Mr. Chinas Son, 2/E / Edition 2

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Overview


He Liyi belongs to one of China's minorities, the Bai, and he lives in a remote area of northwestern Yunnan Province. In 1979, his wife sold her fattest pig to buy him a shortwave radio. He spent every spare moment listening to the BBC and VOA in order to improve the English he had learned at college between 1950 and 1953. For "further practice," he decided to write down his life story in English. Humorous and unfiltered by translation, his autobiography is direct and personal, full of richly descriptive images and phrases from his native Bai language.At the time of He Liyi's graduation, English was being vilified as the language of the imperialists, so the job he was assigned had nothing to do with his education. In 1958, he was labeled a rightist and sent to a "reeducation-through-labor farm." Spirited away by truck on the eve of his marriage, Mr. He spent years in the labor camp, where he schemed to garner favor from the authorities, who nevertheless shamed him publicly and told him that all his problems "belong to contradictions between the people and the enemy." After his release in 1962, the talented Mr. He had no choice but to return to his native village as a peasant. His stratagems for survival, which included stealing "nightsoil" from public toilets and extracting peach-pit oil from thousands of peaches, personify the peasant's universal struggle to endure those difficult years.He Liyi's autobiography recounts nearly all the major events of China's recent history, including the Japanese occupation, the Communist victory over the Nationalists in 1949, Mao's disastrous Great Leap Forward and Cultural Revolution, the experience of labor camps, changes brought about by China's dramatic re-opening to the world after Deng Xiaoping came to power in 1978, and the recent social and economic changes occurring in the post-Deng China. No other book so poignantly reveals the travails of the common person and village life under china's tempestuous Communist government, which He Liyi ironically refers to as "Mr. China." Yet he describes his saga of poverty and hardship with humor and a surprising lack of bitterness. And rarely has there been such an intimate, frank view of how a Chinese man thinks and feels about personal relationships, revealed in dialogue and letters to his two wives.He Liyi's autobiography stands as perhaps the most readable and authentic account available in English of life in rural China.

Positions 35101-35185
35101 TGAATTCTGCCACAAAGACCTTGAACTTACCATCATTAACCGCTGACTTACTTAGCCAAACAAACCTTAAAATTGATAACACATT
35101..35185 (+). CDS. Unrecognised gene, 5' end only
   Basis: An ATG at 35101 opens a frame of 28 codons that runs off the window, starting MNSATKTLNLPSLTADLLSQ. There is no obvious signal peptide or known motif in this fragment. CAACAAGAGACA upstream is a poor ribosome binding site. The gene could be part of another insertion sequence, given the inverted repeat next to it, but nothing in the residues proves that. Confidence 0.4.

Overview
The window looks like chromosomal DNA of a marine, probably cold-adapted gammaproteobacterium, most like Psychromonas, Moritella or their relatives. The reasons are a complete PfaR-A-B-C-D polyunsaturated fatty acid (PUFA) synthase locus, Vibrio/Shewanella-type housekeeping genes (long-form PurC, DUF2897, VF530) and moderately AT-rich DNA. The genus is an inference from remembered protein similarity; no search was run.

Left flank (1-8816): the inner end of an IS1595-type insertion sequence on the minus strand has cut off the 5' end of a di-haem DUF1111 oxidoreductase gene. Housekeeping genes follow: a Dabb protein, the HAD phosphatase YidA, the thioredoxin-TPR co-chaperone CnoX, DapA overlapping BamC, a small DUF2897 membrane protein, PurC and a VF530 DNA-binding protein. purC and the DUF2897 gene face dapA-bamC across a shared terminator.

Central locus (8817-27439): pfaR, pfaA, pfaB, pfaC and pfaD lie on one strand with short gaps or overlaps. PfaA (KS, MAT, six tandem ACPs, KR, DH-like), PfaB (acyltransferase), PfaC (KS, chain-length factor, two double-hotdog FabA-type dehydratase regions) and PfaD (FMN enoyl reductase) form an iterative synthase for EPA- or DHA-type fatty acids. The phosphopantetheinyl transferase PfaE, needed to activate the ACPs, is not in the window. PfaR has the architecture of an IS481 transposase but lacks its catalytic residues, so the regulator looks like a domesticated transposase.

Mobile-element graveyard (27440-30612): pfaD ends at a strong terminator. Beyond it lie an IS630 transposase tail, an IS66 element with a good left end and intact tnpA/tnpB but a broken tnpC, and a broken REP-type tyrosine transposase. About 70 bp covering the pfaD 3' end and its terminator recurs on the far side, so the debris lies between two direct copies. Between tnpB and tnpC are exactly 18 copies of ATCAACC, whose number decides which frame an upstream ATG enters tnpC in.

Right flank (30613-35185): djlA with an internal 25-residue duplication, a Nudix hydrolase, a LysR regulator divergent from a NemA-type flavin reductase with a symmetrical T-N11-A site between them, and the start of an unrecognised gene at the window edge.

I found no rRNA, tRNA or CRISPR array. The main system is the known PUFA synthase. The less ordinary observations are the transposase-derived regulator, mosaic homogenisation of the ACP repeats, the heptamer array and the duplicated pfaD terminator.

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Editorial Reviews

Far Eastern Economic Review
A testament to the stoicism that has survived both political dogma and Beijing's smug rulers...gives hope for China's revival.
Choice
An excellent account of a remarkable man who survived a difficult period in Chinese history.
Library Journal
This is the searing story of an extraordinary man who triumphed over unimaginable adversities....This book belongs in all libraries.
Journal of Asian Studies
Mr. China's Son will prove to be a classic, one hopes the first in a long line of country narratives to come.